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Discussion Starter #1
I'm not gonna lie. I'm not gonna say "it's freckles" or "hyperpigmentation. No. I'll tell you straight up that I hate my skin and that's why I want to lighten it. I just feel so hideous with dark skin. I'm black and in a mostly white community, so that may be why. I have a lot of friends, and people see to really like me. No one ever calls me out about my skin. But I still feel so ugly. No boys ever pay attention to me as more than a friend. I never get dates to the dances. I'm starting to think my skin is making me ugly....I KNOW I would be so much prettier with light skin


I'm not a very dark, but I'm still darker than everyone I know. I'm not ashamed of being black, just to set things straight. I love being black, but I want light skin. My mom is black and she and EVERYONE on her side has light eyes and skin. It's really unfair, in my eyes. My dad is also black, but him and his side of the family is dark skinned with dark eyes. Anyway, if I tell my parents I hate my skin and want to buy bleaching kits, they'll flip and give me a lecture on how "pretty" I am.



But just about a week ago, my mom got me the Ambi facial care kit. it has a fade cream she didn't know about, and it contains hydroquinone, a skin bleacher. I've been using it for about 5 days, and was wondering if anyone had any lightening results using it. Also, is there any natural way I can lighten my skin? PLEASE don't suggest buying bleaching kits and what not. I know they provide the best results, but I'm gonna have to wait till I'm 18 to get them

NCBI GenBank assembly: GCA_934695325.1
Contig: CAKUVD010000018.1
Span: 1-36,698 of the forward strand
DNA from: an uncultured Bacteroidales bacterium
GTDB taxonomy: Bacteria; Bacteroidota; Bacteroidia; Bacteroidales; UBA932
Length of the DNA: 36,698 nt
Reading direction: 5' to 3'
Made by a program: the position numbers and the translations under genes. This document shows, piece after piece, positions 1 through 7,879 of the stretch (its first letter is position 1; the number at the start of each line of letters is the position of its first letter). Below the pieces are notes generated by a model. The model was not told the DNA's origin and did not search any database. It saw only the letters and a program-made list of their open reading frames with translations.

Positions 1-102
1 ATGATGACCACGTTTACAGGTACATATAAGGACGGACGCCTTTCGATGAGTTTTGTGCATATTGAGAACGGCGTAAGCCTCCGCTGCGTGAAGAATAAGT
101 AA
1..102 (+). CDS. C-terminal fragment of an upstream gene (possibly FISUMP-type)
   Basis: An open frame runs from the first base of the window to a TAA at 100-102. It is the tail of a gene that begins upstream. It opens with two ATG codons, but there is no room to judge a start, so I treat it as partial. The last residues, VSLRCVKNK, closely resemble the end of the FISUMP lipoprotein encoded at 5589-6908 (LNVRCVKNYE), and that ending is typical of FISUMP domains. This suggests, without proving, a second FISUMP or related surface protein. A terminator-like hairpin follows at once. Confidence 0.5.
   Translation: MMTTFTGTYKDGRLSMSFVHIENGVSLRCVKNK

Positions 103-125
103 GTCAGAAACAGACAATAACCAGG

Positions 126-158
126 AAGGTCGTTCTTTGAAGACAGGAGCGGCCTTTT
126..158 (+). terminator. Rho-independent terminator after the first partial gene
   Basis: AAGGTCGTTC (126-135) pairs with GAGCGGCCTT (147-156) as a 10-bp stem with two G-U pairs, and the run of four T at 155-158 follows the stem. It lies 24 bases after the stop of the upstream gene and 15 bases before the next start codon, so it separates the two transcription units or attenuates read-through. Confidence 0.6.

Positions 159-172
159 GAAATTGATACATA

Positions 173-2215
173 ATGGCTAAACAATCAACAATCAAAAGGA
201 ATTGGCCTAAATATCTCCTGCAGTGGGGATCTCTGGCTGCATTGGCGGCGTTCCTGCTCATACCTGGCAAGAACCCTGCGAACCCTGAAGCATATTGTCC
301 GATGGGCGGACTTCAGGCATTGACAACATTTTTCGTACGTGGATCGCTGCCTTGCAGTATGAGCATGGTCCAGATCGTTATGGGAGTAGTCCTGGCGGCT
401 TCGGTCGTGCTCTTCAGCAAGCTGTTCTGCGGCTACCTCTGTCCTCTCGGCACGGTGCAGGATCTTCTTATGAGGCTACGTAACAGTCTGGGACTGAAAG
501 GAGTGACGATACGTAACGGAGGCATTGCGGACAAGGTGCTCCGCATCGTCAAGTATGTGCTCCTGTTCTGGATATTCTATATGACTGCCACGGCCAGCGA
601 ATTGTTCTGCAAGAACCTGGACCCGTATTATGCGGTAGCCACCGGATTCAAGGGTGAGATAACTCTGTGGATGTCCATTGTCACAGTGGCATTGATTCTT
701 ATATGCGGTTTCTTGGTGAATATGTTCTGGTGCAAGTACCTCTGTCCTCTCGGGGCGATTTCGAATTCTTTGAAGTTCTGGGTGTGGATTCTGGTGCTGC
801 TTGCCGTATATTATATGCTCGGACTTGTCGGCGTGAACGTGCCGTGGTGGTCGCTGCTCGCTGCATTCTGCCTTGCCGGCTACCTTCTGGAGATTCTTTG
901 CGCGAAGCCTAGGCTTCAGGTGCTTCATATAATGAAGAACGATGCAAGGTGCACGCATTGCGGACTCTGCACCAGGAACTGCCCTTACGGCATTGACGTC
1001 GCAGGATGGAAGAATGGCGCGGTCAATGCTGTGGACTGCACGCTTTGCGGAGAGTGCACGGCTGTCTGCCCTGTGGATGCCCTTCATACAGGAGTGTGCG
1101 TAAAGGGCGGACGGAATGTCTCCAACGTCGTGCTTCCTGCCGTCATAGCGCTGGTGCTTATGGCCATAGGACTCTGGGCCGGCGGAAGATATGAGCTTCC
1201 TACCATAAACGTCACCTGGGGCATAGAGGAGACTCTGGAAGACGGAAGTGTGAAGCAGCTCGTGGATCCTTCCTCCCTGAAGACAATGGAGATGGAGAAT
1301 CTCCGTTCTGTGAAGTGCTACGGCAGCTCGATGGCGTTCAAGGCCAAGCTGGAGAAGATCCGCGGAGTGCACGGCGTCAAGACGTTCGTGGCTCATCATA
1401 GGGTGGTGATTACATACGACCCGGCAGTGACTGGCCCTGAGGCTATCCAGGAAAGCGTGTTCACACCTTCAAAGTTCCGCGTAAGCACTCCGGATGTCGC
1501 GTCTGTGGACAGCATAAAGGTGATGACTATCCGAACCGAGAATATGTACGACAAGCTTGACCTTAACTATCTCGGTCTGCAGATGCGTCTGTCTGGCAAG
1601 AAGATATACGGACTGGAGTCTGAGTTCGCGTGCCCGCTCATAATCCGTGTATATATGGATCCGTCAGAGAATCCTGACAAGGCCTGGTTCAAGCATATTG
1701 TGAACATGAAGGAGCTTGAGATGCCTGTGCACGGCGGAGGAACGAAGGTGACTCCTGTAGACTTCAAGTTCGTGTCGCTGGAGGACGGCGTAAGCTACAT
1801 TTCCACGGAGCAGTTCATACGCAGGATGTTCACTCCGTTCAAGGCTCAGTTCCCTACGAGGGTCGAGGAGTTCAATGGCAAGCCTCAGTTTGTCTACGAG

p.s my skin is about Rihanna's complexion

And NO I don't think Rihanna is ugly. She looks good with that complexion.
 

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Hi Gabbster.
I was greatly saddened by your post. Although I do support a person's right to alter his/her appearance whether that means a nose job, weight loss, a new hairdo or lighter or tanned skin, you seem rather young to be making this decision. You sound depressed; not just unhappy with your colour. Rihanna is quite fair. Your negative mind-frame & sad 'vibe' you are emitting might be alienating guys from dating you. As YOU said, people seem to like you...YOU do not seem to like yourself much. The traits you inherit are not a matter of justice, but genetics. My dad, who is black/Indian is darker than you by a lot BUT his eyes are light blue. My mom looks like an Italian or a Greek (she's French/Native). I inherited her small features BUT my dad's colour. BOTH of my brothers are fair. Before you go try any radical colour changing regimen. Many young people damage themselves by misinterpreting instructions, using the wrong products at the wrong doses, using multiple incompatible products etc. These products CAN do damage.